It’s no surprise that real food farmers are hard to find and that their food costs more than junk. It should. Most of them had to sell out, or convert to commodities so the commuters can eat Happy Meals in the car, brainwashed to believe that we can’t grow food or prepare it ourselves. If WE (reading this comment) build the economy of scale for real food, we will have it at a price that ALL can afford.
    And Reid, MOST people can still afford real food easily, they just spend $$ on cheap calories, manufactured, packaged and distributed by people who pervert the concept of food. There may be a few who truly can’t afford real food, but they are locked in grinding systemic poverty… an important social problem, but separate from the focus of Ms. Goetz’s article and the PIRG report, for which I would appreciate a URL.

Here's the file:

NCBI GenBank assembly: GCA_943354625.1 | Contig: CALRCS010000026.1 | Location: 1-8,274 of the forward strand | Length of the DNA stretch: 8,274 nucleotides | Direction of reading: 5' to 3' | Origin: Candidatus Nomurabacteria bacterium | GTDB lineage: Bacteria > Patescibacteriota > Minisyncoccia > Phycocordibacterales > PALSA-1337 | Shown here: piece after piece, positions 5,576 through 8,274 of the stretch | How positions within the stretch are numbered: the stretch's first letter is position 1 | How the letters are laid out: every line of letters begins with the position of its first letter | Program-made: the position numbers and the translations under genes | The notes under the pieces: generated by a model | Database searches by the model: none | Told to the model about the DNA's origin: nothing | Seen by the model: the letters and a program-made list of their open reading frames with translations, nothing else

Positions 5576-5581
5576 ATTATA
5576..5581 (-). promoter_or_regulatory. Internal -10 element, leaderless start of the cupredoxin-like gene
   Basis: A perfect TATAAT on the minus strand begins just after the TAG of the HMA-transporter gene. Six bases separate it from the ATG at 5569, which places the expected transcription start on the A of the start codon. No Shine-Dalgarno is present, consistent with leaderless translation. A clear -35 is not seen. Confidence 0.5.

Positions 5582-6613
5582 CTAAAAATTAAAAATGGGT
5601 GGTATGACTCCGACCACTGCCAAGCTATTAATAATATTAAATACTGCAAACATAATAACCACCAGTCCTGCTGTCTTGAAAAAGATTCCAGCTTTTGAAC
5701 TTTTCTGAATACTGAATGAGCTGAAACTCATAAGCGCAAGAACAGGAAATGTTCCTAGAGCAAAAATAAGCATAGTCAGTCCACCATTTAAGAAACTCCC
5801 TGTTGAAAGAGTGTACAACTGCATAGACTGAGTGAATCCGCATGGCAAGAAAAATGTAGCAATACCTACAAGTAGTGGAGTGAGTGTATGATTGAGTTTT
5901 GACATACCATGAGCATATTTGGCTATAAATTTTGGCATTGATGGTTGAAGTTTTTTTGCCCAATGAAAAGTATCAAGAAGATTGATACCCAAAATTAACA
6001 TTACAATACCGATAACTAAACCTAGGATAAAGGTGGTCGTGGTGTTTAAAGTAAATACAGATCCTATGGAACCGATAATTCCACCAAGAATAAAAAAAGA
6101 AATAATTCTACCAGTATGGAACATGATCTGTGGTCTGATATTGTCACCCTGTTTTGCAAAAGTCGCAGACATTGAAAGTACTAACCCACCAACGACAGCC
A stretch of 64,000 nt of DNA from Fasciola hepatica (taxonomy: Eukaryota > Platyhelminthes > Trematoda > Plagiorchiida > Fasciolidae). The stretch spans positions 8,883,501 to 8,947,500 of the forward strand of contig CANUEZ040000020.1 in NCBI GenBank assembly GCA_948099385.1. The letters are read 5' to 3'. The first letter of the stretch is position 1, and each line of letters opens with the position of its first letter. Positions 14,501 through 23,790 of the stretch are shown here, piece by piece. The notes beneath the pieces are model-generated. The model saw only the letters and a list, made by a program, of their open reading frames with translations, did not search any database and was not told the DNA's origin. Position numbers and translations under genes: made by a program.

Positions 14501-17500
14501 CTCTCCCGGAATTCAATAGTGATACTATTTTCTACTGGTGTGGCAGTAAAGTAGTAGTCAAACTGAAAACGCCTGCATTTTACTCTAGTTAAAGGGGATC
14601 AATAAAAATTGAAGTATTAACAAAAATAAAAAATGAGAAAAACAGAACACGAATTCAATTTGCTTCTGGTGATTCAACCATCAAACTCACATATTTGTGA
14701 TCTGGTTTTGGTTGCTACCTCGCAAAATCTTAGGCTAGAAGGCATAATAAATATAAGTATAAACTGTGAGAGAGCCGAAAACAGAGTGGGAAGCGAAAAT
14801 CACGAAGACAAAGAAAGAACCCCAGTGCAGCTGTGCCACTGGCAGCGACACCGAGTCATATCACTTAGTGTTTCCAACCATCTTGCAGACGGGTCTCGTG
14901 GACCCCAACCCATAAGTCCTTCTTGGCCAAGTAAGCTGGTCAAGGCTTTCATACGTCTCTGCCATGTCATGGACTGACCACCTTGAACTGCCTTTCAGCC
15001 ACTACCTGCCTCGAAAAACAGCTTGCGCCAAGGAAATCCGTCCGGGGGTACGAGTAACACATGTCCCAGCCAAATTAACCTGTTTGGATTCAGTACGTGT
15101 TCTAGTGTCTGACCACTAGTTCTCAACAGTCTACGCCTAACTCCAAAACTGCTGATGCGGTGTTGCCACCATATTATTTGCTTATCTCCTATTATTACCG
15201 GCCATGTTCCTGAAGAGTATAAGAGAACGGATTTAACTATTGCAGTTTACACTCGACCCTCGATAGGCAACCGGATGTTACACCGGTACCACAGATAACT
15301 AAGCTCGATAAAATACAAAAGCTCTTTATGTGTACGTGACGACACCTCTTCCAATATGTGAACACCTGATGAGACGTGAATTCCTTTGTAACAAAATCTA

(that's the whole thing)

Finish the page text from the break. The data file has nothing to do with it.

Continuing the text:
If Americans (1)changed their habits to build thriving regional food systems feeding local buyers during each growing season and (2) black ball every congressman who funnels money to Big AG at the expense of regional agriculture systems, this blog would be in the forgotten annals of food foolishness in ten years. I value this blog today, but Mr. Marler and so many others thrive financially thanks to perverse calorie promotion.
    I hope they will be happy to retire wealthy., but there is little danger of it until I find a multinational corp. to fit these ideas on bumper stickers and repeat, repeat, repeat them on FOX News until they soak in.

  • Furtherthanever

    I all for letting go of the portions going to junk food… But I am afraid that we might not be considering everything else. By subsidizing corn, and soy, we subsidize cattle feed, which subsidizes all kinds of things… Down to the fertilizers that we used to grow organic carrots and broccoli. What would cutting these subsidies to to the other markets, like meat, dairy, farmland, etc?

    Am I missing something, or just not thinking clearly? Because my first thought was just how important these subsadies are to the country. I don’t think this needs to be a heated debate or anything… Just an honest question.